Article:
But I repeat a comment I made earlier: it's different attitudes about such things that make Europeans distrust the US with personal data.
And I trust that the man who fell to earth, amongst others, has never been in charge of anything where European data protection law applies.
"It's a reaction to a time, a very real and prolonged time, when many arse-backwards companies discriminated like mad against all sorts of people."
Nevertheless I would consider it extremely offensive for an employer to ask me for this sort of information. Partly it's a matter of principle but there's an added factor. I spent 19 years in N Ireland in the '60s to '80s. People could and did get murdered for being the wrong religion in the wrong place and the wrong time. I know. I took part in the investigation of a number of these, right down to my last case in '86. In such an environment anyone asking about religion would be regarded with deepest suspicion.
It's different attitudes about such things that make Europeans distrust the US with personal data. Whilst I have some sympathy with the sauce for the gander sentiments of many comments I regard the keeping and demanding of such information as being totally out of order whether it's Google or anyone else.
"Pretty clear you've never been in charge of anything."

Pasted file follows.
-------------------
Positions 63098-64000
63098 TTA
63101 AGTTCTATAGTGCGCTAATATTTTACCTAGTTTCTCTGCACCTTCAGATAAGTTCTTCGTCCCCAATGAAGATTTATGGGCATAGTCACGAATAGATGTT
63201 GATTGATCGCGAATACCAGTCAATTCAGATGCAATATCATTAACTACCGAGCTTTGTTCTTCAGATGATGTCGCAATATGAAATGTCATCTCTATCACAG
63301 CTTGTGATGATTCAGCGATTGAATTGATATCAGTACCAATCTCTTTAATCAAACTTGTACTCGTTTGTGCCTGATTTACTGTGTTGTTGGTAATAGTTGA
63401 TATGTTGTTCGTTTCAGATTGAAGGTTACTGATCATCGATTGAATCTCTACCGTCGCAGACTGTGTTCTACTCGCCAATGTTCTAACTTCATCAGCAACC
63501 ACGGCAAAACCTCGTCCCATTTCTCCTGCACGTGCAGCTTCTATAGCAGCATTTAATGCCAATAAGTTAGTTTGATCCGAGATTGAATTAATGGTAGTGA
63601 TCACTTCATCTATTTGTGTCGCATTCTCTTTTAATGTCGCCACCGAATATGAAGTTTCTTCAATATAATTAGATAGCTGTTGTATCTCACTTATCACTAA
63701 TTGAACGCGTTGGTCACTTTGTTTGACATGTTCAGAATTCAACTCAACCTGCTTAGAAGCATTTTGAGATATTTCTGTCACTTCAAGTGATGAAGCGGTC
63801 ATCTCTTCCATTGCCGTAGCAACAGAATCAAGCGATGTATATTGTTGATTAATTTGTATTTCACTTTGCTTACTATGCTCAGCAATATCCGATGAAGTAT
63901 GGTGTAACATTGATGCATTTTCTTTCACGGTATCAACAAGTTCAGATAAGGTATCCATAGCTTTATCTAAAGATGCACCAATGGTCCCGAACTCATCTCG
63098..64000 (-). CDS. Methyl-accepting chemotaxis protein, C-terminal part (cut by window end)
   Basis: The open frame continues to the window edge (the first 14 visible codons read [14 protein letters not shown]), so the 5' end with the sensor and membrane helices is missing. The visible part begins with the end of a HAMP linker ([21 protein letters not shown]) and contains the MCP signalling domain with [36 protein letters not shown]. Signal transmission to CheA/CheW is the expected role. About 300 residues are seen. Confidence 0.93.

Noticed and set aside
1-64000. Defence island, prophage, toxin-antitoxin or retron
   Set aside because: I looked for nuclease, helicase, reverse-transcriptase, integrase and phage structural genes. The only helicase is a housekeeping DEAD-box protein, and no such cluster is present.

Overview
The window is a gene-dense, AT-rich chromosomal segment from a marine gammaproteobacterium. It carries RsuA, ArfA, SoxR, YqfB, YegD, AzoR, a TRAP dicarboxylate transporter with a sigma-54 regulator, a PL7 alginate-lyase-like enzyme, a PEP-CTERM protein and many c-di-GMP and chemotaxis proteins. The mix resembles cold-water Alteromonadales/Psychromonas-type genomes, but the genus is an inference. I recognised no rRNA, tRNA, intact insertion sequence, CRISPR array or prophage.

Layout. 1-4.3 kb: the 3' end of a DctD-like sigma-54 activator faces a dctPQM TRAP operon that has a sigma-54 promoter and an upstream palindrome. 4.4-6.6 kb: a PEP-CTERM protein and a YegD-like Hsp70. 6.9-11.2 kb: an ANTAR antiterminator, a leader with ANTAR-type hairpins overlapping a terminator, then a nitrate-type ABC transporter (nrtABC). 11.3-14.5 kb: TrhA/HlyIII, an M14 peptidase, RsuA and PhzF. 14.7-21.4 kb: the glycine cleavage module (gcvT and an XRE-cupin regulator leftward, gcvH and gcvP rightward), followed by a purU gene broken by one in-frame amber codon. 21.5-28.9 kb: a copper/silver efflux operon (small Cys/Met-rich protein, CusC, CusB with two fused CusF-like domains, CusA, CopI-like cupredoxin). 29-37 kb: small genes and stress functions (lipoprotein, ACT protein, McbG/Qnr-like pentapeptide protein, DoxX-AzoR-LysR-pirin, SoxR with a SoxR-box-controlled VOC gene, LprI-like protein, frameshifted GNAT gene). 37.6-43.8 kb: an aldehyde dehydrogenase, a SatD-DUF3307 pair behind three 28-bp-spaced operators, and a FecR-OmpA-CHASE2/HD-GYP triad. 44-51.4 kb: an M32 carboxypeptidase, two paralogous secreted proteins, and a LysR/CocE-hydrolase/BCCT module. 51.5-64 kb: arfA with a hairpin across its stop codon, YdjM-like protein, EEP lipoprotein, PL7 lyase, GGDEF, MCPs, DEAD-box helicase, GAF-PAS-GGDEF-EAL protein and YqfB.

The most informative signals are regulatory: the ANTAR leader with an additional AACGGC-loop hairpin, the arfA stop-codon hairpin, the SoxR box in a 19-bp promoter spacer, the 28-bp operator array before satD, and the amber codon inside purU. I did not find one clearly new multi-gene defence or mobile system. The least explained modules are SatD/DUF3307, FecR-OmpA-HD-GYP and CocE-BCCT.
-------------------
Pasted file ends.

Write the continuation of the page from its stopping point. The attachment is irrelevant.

OK, how do you measure race?* Colour? It's pretty clear you've never had to think critically.
*There was an instance discovered some time ago of a family in the East Midlands, apparently English as fas back as one could go, with an African yDNA haplotype. A suggested explanation was that there must have been a male line descent from a Roman soldier of African origin, Lincoln being fairly close by (you didn't have to come from Rome or even Italy to be a Roman citizen). So what race were they?
"If you're really from the Department for Education then the should already have our proper contact email details,"
She put the phone down.
For occasions like this, keep a list of addresses of the more recent SEO etc spammers from your junk folder. They're all in the same line of work, no reason why they shouldn't occasionally be introduced to each other.